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Boat Legalities and Ducky has a Name

Posted by Tom Benedict on 06/04/2012

Work on the boat and trailer is still moving along – enough so that I started work on getting both boat and trailer registered. That’s when the fun really started.

This trailer was not bought. It was built by the previous owner from steel bar stock. His choice of materials is really quite nice. The wall thickness on all of the components is 1/4″ or thicker, making for a seriously solid trailer. It’s in dire need of rust treatment and painting (both of which are under way), but the trailer itself is solid. It has also never been registered, so a simple transfer of title like you’d do on a car won’t work. I did a little research and found that Hawaii DMV actually has a set of rules for registering a home-built trailer. Thank goodness! Here’s the procedure

  1. Take the bare trailer to a state-certified weigh station. West Hawaii Concrete is the one closest to my house. Weigh the trailer and get a weight slip.
  2. Next, take the trailer to a state vehicle inspection station. The Shell station in Waimea is the closest one to my house. Bring photo ID and the weight slip. Get a provisional safety inspection.
  3. Next, drive to the county tax office and present a photo ID, the weight slip, and the provisional safety inspection. Get a new license plate, registration sticker, and a VIN for the trailer.
  4. Go home, install the license plate and the registration sticker, and stamp the VIN into the metal of the trailer. I also plan to stamp my unladen trailer weight.
  5. Drive the trailer back to the state vehicle inspection station, present photo ID, weight slip, provisional inspection, and registration, and receive a final safety inspection and sticker.
  6. Enjoy being legal.

Up until step #6, this means towing a completely illegal trailer around. Nope, there’s no way to get around that. And yep, you have to tow it or put it up on a flatbed truck. So there’s no much of a way around it. But in the end, this turned out to be the easier of the two to register. The boat registration was a whole ‘nuther ball of wax.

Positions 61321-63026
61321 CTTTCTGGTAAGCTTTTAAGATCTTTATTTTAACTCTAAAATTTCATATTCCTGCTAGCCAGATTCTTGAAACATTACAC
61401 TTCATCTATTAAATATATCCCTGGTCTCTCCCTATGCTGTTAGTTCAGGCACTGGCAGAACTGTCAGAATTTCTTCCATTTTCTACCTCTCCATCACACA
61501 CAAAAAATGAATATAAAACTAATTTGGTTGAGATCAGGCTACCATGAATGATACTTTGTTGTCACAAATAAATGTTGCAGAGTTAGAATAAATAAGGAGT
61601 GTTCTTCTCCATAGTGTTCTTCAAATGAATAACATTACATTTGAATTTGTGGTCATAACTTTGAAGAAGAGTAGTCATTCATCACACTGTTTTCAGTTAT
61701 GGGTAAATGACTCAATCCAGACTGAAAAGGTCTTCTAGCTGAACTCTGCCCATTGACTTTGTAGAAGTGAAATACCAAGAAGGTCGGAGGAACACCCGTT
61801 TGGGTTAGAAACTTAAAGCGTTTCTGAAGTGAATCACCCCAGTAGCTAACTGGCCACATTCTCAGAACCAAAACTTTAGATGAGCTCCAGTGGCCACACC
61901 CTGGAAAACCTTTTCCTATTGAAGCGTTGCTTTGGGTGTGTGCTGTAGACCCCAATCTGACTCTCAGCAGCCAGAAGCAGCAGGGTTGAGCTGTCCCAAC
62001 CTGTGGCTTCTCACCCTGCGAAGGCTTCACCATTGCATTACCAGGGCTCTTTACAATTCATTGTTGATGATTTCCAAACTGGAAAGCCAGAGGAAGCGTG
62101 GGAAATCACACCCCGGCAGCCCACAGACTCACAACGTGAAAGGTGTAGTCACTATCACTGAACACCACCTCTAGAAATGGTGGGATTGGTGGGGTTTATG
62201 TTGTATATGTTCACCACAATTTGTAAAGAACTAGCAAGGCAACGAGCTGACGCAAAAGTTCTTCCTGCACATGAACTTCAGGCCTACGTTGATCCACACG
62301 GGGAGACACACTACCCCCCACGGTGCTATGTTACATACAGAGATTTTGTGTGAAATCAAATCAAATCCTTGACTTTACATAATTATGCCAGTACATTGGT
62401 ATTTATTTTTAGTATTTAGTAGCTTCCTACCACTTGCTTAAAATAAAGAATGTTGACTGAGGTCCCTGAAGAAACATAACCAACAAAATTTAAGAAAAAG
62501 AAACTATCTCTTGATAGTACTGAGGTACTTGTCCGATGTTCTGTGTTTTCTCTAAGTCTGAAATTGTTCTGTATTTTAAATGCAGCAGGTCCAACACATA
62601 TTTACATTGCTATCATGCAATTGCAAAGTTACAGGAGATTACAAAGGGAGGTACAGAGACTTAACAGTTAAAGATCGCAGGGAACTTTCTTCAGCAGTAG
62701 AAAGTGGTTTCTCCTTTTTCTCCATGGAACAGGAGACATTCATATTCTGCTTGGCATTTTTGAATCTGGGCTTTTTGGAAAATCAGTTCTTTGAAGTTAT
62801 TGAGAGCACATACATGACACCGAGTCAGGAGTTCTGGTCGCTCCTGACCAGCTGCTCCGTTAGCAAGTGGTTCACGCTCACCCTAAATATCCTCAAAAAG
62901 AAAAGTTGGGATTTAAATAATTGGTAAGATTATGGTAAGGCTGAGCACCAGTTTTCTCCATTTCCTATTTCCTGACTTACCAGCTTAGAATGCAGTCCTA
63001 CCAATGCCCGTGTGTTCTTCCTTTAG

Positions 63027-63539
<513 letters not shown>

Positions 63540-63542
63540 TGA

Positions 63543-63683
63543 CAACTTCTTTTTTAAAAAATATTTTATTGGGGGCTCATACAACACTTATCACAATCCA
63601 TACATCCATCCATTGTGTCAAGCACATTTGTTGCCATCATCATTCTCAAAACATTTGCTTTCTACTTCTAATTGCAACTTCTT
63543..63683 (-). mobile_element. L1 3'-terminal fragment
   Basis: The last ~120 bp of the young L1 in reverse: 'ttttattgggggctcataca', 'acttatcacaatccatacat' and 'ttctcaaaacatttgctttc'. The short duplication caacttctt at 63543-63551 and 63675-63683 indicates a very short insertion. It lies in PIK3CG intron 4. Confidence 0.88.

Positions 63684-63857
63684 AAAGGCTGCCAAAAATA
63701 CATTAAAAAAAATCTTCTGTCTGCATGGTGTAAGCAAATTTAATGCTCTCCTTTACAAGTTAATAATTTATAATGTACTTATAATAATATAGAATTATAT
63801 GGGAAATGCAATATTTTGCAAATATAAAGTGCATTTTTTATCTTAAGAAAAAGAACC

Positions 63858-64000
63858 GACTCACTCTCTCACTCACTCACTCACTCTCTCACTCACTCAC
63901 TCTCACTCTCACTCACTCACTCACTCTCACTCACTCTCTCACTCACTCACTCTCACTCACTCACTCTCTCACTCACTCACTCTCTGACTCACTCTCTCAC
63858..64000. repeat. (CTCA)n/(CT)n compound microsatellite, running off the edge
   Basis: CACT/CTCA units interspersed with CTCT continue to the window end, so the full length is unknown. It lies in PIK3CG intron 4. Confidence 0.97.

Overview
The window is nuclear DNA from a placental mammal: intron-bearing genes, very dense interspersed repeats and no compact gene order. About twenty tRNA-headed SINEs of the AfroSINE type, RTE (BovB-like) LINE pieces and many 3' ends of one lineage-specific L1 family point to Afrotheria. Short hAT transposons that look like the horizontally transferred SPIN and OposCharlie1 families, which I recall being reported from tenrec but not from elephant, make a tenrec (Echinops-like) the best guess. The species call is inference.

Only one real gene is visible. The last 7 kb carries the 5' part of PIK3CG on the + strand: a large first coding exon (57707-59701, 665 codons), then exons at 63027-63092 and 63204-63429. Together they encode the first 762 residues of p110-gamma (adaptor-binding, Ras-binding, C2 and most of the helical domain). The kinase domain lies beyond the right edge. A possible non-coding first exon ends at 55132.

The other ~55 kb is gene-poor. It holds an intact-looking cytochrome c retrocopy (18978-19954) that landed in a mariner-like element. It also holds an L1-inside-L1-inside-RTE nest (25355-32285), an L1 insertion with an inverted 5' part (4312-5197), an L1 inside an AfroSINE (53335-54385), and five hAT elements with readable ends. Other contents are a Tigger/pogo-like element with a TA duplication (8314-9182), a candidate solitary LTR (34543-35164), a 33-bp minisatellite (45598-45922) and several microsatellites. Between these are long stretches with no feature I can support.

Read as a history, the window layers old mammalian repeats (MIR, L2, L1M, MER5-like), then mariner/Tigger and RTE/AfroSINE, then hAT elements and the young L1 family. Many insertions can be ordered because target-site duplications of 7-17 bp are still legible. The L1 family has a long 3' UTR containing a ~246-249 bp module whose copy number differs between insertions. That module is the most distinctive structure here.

In the state of Hawaii, boats are treated very much like cars in that owning a registered boat means that you have a state-issued certificate of title. It doesn’t matter if it’s a five million dollar yacht or a twelve foot dinghy. If it’s registered and you get HI numbers to put on the side of your prow, you get a certificate of title. Transferring ownership of a boat without that certificate of title is a real pain.

Unfortunately I think the rules may have changed over the years, so not every boat has a certificate of title associated with it. Some boats were never registered in the first place. I spoke to the harbormaster at Honokohau Harbor in Kailua-Kona several times about this. The upshot is that it’s preferable to find that certificate of title, but there is another way.

In the process of trying to find a certificate of title (which I haven’t found yet) I spoke with several of the previous owners of this boat. Like most history stories, the history of this boat is not some vague hand-wavy thing the way history is often presented in school. It is a very definite, very human story: